• Show me a display of key financial ratios such as Current Ratio, Inventory Turns, etc., as a graph with monthly data points, and compared with the same ratios as derived from the planning software (Budget Maestro).
  • How is my Balance Sheet going to look in the next 18 monthly periods, or 6 quarters?  Analytics Maestro can immediately provide that report, using your pre-defined format, using the planning software data.
  • How do my actual financial statements for the period just closed compare with my budget and forecast?  With Analytics Maestro you can see these forecasted statements (Income Statement, Balance Sheet and even a Statement of Cash Flows almost instantly) compared with the actual statements.

These are just a few of an unlimited number of questions that can be asked and routinely answered by Budget Maestro with Analytics Maestro.  This can provide valuable insight on the existing and future health of the organization.  The visual display will help users understand the data, convey it to management and enable informed decisions and corrective measures to be immediately implemented.

This visual display, its charts, formatting, colors, etc. can be easily modified by users. Custom templates can be created and used to populate the dynamic data flowing from Budget Maestro for all specified budget data, as well as actual and historic accounting data.

Small and medium sized companies finally have the tools that only very large organizations only a few years ago were able to utilize.  With the typically shorter decision making cycles in smaller companies, using these planning and analytics tools can provide a clear edge over the competition and the ability to steer the organization in the right direction with more confidence.

Tags: analysis, budget maestro, budget software, budgeting and forecasting software, budgeting and planning, business budgeting software

Accounting Technology Tools – Fact or Hype?

Do you really get value out of all your IT investments?

In another interesting article on the www.proformative.com’s website, the author Doug Sleeter, President at The Sleeter Group, Inc.  brings up the challenge of identifying good technology products and separating them from products that are often marketed using unrealistic claims; products that rarely live up to the expectation.  Although the author is mainly referring to software products, it is clear that these principles apply to all technology products and service offerings.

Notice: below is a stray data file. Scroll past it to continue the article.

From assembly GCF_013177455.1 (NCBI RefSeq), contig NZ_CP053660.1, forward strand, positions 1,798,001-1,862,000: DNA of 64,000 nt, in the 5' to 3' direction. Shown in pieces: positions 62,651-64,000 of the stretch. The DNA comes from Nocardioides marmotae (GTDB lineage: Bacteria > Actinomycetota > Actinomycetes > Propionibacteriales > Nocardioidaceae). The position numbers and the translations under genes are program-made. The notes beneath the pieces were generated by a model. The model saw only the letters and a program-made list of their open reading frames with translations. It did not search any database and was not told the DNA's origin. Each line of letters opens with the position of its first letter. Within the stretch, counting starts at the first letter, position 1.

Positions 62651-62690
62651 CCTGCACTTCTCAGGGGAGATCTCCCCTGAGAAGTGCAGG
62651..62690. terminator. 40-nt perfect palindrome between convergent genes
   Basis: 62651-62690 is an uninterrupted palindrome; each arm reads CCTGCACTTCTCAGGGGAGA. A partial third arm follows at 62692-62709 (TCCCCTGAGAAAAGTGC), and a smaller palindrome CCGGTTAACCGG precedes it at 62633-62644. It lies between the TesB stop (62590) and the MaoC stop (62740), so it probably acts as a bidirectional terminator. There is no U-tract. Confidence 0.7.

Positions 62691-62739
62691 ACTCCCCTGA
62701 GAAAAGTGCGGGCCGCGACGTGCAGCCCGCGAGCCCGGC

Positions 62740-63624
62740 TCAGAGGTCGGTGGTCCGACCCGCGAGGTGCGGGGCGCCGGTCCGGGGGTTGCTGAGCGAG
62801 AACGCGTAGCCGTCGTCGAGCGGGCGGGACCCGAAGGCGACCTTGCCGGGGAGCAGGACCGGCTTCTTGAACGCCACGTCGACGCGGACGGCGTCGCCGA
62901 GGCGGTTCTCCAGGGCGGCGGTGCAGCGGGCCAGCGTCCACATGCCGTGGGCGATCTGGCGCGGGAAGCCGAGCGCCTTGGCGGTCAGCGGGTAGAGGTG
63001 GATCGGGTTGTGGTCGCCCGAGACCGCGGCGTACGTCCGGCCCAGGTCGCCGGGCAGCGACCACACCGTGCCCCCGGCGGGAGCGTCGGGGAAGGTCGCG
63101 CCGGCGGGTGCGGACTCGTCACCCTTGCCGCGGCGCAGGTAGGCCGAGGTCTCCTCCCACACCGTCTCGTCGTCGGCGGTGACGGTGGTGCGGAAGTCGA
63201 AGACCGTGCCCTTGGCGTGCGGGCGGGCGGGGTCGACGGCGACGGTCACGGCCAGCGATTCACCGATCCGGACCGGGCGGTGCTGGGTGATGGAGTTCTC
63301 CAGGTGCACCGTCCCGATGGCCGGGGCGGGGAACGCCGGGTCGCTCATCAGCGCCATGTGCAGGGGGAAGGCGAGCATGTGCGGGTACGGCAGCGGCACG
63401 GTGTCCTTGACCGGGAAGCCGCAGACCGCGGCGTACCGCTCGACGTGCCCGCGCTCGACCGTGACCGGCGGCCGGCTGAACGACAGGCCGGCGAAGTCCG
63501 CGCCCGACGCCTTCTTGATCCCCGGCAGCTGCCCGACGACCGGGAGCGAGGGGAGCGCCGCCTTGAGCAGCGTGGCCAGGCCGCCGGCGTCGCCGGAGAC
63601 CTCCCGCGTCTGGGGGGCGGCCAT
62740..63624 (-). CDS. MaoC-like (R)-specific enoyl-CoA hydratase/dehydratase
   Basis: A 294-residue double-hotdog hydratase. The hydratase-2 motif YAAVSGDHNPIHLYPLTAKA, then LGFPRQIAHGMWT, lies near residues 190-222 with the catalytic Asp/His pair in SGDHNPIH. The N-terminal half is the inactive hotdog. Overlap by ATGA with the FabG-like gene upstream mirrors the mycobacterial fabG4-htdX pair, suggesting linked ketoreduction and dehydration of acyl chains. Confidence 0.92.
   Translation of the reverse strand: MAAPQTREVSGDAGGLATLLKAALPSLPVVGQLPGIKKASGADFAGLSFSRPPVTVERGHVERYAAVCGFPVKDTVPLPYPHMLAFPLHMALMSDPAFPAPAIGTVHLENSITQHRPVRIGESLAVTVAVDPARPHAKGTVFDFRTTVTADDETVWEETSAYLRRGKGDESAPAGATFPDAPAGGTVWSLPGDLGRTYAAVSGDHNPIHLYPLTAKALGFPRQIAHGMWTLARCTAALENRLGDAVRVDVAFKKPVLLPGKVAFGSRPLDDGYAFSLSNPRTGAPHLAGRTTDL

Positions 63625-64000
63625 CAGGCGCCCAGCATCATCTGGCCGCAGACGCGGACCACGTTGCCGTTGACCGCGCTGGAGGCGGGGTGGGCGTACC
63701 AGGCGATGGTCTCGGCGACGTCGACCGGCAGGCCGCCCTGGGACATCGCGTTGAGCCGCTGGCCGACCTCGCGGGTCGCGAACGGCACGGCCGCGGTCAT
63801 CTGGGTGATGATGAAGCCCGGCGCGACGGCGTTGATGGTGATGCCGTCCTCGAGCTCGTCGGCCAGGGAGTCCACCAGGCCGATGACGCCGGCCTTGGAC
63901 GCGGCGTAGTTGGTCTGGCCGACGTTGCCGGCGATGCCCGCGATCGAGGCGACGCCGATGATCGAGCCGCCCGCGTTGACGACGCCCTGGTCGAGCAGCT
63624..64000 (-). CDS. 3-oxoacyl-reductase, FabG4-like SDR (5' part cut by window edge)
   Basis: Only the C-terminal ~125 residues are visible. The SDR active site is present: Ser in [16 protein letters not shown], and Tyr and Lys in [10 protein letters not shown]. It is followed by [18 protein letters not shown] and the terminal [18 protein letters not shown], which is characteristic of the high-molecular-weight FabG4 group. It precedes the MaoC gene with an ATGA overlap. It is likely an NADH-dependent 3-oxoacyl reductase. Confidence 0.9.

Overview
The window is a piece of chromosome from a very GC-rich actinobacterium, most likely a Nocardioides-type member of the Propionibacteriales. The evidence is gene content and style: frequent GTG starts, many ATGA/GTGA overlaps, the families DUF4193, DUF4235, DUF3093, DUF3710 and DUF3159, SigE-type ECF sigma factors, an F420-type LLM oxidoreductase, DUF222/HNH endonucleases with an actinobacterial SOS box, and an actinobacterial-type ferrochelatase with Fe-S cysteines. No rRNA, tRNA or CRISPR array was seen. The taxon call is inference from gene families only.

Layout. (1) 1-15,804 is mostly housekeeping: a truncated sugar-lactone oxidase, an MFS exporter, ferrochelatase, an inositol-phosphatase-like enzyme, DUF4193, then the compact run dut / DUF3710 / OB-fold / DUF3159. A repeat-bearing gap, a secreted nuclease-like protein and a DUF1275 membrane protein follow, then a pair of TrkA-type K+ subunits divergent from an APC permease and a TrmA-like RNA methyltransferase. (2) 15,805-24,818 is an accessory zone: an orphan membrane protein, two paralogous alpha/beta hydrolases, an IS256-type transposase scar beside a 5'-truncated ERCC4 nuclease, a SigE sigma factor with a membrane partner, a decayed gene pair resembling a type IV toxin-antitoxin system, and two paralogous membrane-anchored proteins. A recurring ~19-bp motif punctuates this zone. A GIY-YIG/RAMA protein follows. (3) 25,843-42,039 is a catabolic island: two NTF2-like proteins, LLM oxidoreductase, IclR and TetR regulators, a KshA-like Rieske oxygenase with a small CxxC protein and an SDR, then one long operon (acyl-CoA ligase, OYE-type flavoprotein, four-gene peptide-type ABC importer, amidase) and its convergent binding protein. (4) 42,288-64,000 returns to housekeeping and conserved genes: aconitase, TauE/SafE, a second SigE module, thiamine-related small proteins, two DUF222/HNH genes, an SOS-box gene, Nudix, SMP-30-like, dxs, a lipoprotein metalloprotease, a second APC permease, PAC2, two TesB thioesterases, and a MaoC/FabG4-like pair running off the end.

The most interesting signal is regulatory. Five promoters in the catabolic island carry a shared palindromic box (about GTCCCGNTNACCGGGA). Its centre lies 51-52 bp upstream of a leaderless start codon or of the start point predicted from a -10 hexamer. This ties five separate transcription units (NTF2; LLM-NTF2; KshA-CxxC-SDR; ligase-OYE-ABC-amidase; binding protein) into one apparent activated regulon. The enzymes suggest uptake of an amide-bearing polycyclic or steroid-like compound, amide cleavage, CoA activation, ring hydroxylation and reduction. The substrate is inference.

Software is a major contributor here, causing disappointment for users of various products soon after implementing these solutions.  This is primarily true for consumer software products but is also widespread among business applications.

I am exposed almost daily to technology products, many of which are software products in the area of accounting and finance.  These products are intended to either interface directly to ERP applications or used stand-alone.  Of these I can mention sales commission automation software, supplier management and performance software, contract automation, fixed assets management and maintenance, etc.  These products, according to their developers and publishers are there to solve common business problems and deal with challenges organizations face on a daily basis.  It seems that everywhere you look there is a solution they want you to believe you cannot live without.

In finance, the most common such application is in the area of planning, budgeting with forecasting, enterprise performance management and business intelligence.  Many of these applications are bundled in one package, as these tasks are usually related.  Others are licensed by function or offered as “light”, “intermediate” or “advanced” or in any imaginable selling configuration to entice people from different business environments and sizes.

In the past 20 or more years I have personally tried a variety of software products, all intended to enhance business functions or solve a real world business problem.  Lately, this has been far more noticeable with mobile device applications, some of which are targeted to business users.  My experience with new technologies and the accompanying new software products is that in many situations it is hard to justify the commitment to acquiring and implementing many of the product offerings, even if it seems appropriate (and most often tempting) to invest in such products.  Proper research almost always proves that.

When evaluating new product offerings we need to carefully weigh the benefits (must be measurable) versus the cost (total cost, not just the software licensing fees).

Here are two examples:

Sales Commission software:  Unless there are more than several persons for whom sales commissions must be calculated and there is a complex commission plan in place, it is hard to justify licensing (either SaaS or on premises) such an application.  There is a one-time license fee (on premises) or monthly subscription fees (SaaS) plus annual license renewal fees (on premises).  To that you must almost always add implementation fees, consulting fees for special maintenance and modifications, training of company employees, and other costs.  When you reach a point where the benefits outweigh the total cost by a good margin, you are ready to commit to such an undertaking.

Payroll Processing Software:  Here there are clear benefits for nearly all size companies.  Experience over the last three decades shows that benefits gained by automating this function almost always outweigh the costs involved in doing it manually and guarantees compliance when correctly used.  Only in rare circumstances and usually in very large organizations is this service performed in-house.